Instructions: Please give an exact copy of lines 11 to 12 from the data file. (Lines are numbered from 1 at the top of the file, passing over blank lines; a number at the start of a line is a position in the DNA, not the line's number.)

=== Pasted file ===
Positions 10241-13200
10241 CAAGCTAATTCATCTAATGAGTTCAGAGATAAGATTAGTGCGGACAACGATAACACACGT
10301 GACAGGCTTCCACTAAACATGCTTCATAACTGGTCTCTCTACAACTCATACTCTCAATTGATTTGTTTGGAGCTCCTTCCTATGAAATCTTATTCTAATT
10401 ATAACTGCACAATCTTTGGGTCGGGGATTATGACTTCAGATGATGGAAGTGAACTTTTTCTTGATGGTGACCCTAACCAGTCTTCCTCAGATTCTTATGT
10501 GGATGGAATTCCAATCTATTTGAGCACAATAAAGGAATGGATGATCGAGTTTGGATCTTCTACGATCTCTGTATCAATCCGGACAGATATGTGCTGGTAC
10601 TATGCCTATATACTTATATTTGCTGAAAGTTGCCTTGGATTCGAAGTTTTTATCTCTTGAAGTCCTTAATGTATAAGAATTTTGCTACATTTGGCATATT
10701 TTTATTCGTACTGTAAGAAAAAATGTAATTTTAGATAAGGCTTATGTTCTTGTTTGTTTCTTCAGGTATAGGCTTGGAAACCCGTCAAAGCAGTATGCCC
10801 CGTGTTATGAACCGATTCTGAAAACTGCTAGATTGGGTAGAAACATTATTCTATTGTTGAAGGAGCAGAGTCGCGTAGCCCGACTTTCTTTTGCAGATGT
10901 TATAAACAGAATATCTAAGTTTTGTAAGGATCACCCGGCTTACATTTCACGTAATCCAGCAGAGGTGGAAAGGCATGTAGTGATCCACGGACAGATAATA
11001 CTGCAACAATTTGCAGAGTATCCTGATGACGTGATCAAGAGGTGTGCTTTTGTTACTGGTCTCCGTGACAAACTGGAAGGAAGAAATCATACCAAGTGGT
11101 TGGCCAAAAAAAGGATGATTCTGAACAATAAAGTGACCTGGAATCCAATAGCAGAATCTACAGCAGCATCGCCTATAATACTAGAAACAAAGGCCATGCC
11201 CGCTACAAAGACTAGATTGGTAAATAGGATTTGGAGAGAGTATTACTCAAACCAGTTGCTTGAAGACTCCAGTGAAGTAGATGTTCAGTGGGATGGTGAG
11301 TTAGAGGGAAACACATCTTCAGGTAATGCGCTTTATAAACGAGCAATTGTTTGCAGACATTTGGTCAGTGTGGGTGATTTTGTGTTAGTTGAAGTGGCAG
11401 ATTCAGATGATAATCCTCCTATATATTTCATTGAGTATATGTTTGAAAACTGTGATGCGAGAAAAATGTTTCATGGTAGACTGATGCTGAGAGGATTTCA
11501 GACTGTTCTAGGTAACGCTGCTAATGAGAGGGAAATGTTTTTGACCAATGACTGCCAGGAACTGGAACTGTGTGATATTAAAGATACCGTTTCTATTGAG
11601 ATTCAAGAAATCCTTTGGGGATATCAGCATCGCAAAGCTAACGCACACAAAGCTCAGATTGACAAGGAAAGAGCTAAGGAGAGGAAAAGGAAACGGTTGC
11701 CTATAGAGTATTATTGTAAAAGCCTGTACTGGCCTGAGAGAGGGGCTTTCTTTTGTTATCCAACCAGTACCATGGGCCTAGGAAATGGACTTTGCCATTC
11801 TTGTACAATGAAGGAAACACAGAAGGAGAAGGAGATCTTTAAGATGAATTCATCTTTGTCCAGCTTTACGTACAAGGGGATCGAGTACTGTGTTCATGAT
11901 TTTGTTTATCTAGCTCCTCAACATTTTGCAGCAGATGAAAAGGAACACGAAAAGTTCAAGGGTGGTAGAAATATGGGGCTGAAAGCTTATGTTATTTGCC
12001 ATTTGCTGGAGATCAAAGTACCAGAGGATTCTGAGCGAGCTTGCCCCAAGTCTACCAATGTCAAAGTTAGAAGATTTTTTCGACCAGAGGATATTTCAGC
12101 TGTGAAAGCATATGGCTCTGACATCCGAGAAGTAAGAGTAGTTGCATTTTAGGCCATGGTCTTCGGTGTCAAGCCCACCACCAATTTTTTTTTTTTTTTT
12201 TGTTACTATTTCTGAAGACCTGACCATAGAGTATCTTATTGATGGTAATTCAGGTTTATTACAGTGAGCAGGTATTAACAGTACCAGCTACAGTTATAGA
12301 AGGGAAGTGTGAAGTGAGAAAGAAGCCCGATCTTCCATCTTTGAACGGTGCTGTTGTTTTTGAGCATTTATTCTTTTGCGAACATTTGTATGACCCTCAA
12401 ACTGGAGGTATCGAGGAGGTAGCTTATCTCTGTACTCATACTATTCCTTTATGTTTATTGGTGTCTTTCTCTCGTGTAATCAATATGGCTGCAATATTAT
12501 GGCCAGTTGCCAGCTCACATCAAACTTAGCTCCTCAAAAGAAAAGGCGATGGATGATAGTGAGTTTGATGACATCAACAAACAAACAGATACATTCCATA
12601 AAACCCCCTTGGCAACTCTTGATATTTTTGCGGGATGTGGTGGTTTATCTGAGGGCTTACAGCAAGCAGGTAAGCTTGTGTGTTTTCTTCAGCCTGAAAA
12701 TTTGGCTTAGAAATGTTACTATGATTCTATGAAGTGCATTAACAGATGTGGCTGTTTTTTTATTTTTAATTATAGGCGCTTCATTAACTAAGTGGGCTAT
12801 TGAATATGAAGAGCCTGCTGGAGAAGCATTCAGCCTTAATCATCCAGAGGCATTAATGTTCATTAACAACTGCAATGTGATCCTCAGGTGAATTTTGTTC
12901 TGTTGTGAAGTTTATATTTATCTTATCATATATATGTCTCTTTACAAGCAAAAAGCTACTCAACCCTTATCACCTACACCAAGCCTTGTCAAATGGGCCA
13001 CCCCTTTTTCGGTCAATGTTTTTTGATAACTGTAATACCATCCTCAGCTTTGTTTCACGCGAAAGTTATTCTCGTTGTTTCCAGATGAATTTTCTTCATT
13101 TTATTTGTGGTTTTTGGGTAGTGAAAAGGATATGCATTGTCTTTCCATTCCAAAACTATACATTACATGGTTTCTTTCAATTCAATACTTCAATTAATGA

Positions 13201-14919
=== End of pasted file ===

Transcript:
11101 TGGCCAAAAAAAGGATGATTCTGAACAATAAAGTGACCTGGAATCCAATAGCAGAATCTACAGCAGCATCGCCTATAATACTAGAAACAAAGGCCATGCC
11201 CGCTACAAAGACTAGATTGGTAAATAGGATTTGGAGAGAGTATTACTCAAACCAGTTGCTTGAAGACTCCAGTGAAGTAGATGTTCAGTGGGATGGTGAG